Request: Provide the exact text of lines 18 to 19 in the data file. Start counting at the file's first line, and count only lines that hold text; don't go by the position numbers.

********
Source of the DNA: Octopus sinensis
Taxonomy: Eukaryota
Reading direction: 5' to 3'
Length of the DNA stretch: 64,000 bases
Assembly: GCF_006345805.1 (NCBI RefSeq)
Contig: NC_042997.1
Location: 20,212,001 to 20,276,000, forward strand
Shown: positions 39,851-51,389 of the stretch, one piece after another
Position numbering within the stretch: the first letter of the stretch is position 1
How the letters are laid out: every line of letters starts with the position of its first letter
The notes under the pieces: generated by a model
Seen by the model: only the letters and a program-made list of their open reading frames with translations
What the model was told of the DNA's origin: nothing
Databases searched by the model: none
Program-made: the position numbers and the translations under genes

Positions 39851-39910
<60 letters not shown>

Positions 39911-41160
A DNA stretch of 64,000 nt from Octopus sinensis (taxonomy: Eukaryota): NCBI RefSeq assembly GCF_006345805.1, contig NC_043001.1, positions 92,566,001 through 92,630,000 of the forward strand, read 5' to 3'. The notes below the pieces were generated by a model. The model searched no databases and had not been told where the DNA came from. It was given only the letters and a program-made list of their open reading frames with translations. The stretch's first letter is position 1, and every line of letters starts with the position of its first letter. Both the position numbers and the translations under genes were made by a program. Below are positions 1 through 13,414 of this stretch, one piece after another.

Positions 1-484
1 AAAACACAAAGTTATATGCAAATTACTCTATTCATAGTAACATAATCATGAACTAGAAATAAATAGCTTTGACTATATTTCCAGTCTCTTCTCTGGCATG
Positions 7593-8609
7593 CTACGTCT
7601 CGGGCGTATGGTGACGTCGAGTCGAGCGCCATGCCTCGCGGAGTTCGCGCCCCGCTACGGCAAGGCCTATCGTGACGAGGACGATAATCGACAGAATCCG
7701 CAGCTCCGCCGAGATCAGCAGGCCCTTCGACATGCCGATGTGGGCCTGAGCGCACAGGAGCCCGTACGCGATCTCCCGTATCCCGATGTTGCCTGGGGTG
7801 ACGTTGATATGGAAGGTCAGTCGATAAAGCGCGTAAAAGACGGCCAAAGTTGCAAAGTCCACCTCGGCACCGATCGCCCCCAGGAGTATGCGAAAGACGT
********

Positions 39911-41160
A DNA stretch of 64,000 nt from Octopus sinensis (taxonomy: Eukaryota): NCBI RefSeq assembly GCF_006345805.1, contig NC_043001.1, positions 92,566,001 through 92,630,000 of the forward strand, read 5' to 3'. The notes below the pieces were generated by a model. The model searched no databases and had not been told where the DNA came from. It was given only the letters and a program-made list of their open reading frames with translations. The stretch's first letter is position 1, and every line of letters starts with the position of its first letter. Both the position numbers and the translations under genes were made by a program. Below are positions 1 through 13,414 of this stretch, one piece after another.